On Liverpool Street, lined by neat, wood-framed houses and small front yards, a few residents balked at renaming it for the ugliest date in its history. But more relished the idea. “I think it’s good — so we can remember what happened,” said Esriee Seepersaud, 46, who drives a school bus.

Advocates of the renaming differ on the meaning of the move. Does it simply commemorate a tragedy and comfort a family? Or does it wrest from the city a new admission that the police did wrong?

The Bells’ city councilman, Leroy Comrie, said the proposed name change would not be an indictment of the police. “I’m not trying to condemn the police or say that Sean Bell was a saint, but I think that what happened there was a unique tragedy,” he said.

But for many of the scores of people who showed up from all over New York to support the Bell family at the community board hearing — some wearing T-shirts that read “I Am Sean Bell” in tall silver letters — the vote repudiated, in a small way, the acquittal of the police officers.

“The police were mostly responsible,” said Jamel McClain, 32, one of the members of the Escalade Krown Holdaz, a social club for sport utility vehicle owners, whose members arrived in force. “I feel like I am Sean Bell, because we are all black males.”

The proposal passed the community board, 30 to 2, with 5 abstentions.
The board chairwoman, Adjoa Gzifa, said she voted no because many young men die in shootings — including her own son, killed in a robbery in North Carolina.

“We have sewer problems, we have drainage problems, we have foreclosure problems, we have things that we need to be focusing on, and street renamings are not one of them,” she said.

She said she had no quarrel with the Bell family, but wanted to maintain a high bar for renaming streets, reserving the honor for those who have made significant contributions to the city.

But the annals of street renamings include both the hefty and the trivial.
And there is precedent for memorializing someone more for the manner of his death than for the grandeur of his achievements: Earlier this month, the Council approved (http://council.nyc.gov/downloads/pdf/spring_09_street_renaming.pdf) naming a street in Bushwick, Brooklyn, for Jose O. Sucuzhañay, an Ecuadorean immigrant beaten to death there last year.

Last month, part of 53rd Street in Manhattan was temporarily named U2 (http://topics.nytimes.com/top/reference/timestopics/organizations/u/u2/index.html?inline=nyt-org) Way in honor of the band’s appearance on “The Late Show With David Letterman (http://topics.nytimes.com/top/reference/timestopics/people/l/david_letterman/index.html?inline=nyt-per).” The actor Jerry Orbach (http://topics.nytimes.com/top/reference/timestopics/people/o/jerry_orbach/index.html?inline=nyt-per) got a corner in Midtown — not without a fight — but a proposed Big Pun Street in the Bronx for the rap MC Big Punisher was rejected over some of his lyrics.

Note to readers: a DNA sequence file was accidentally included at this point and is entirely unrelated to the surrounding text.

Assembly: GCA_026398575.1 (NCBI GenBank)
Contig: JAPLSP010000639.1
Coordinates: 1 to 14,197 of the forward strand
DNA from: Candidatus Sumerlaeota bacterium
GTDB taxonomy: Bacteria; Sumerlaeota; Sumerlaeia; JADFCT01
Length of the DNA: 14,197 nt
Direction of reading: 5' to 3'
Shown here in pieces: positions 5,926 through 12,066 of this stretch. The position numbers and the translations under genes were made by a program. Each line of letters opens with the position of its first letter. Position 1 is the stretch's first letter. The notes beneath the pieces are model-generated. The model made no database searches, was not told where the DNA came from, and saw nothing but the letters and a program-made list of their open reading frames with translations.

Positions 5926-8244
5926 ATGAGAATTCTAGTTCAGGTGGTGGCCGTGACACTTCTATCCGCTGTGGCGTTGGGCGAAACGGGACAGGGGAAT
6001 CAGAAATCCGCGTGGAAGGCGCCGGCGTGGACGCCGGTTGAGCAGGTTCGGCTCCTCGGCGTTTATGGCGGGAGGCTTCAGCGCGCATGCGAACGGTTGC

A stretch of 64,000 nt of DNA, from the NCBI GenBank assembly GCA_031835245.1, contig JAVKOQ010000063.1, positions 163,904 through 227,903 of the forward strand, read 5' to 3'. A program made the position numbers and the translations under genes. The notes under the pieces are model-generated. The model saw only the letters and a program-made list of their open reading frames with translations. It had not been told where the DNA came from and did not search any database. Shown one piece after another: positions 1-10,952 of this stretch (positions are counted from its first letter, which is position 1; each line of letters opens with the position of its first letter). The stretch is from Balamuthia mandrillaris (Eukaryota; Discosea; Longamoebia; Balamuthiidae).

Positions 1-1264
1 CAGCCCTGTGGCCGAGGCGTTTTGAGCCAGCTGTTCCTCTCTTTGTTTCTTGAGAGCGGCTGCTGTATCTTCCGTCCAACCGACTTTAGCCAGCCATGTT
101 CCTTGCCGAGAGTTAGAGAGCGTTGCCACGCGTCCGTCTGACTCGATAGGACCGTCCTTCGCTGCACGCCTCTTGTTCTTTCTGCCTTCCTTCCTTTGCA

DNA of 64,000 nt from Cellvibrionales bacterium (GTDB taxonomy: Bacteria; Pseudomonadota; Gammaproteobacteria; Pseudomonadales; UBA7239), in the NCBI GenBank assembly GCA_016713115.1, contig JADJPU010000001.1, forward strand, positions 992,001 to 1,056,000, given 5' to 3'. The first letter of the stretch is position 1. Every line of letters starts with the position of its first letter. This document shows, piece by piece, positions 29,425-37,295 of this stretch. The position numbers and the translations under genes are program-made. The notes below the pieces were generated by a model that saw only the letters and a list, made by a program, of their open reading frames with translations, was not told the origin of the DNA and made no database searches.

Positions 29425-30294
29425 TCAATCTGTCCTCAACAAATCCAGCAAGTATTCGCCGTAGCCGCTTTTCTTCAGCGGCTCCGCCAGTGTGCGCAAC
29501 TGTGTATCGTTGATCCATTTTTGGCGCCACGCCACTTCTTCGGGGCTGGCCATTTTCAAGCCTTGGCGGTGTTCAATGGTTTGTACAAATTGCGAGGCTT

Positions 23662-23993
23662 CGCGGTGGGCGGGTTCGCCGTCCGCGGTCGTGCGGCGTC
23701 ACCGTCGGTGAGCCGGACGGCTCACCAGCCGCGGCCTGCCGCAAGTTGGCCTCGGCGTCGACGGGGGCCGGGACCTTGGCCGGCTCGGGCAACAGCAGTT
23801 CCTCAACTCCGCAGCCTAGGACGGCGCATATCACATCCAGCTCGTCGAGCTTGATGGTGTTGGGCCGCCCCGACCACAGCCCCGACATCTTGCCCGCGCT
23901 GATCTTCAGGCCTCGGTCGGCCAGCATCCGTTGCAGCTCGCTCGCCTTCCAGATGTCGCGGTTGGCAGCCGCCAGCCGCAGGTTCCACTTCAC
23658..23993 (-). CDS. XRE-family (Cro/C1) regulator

Last week, a corner in Murray Hill in Manhattan was named for Jan Karski, a Polish diplomat who was the first person to bring news of the Holocaust to President Franklin D. Roosevelt (http://topics.nytimes.com/top/reference/timestopics/people/r/franklin_delano_roosevelt/index.html?inline=nyt-per).

Police officers and others who die in the line of duty are often honored. Two corners at Sullivan and Bleecker Streets in Greenwich Village were recently named for two police auxiliary officers, Eugene Marshalik and Nicholas T. Pekearo, killed nearby in 2007 as they chased a gunman.

Sometimes, opposition comes when it is least expected: Eric N. Gioia, a Queens councilman, encountered fierce community opposition to renaming a street for an advocate for Irish immigrants who died while serving in Iraq.
One critic worried that if streets were renamed for everyone who died in Iraq, street signs would look like totem poles, Mr. Gioia recalled. The proposal ultimately passed.

The Council battled over Sonny Carson, who once described himself as “antiwhite.” Only one white council member, Tony Avella, voted for the name change. Councilman Charles Barron (http://topics.nytimes.com/top/reference/timestopics/people/b/charles_barron/index.html?inline=nyt-per) recalled it as “the most racially divisive vote” he had seen in eight years on the Council.

At least navigational confusion is no longer an issue. Nowadays, in a gesture of mercy toward postal workers, the original street name stays, along with the new one.

But in 1903, a city councilman told The New York Times that a proposal to rename the Bowery — local merchants thought the name had unsavory connotations — had gone nowhere because soldiers and sailors would get lost looking for the famous party zone.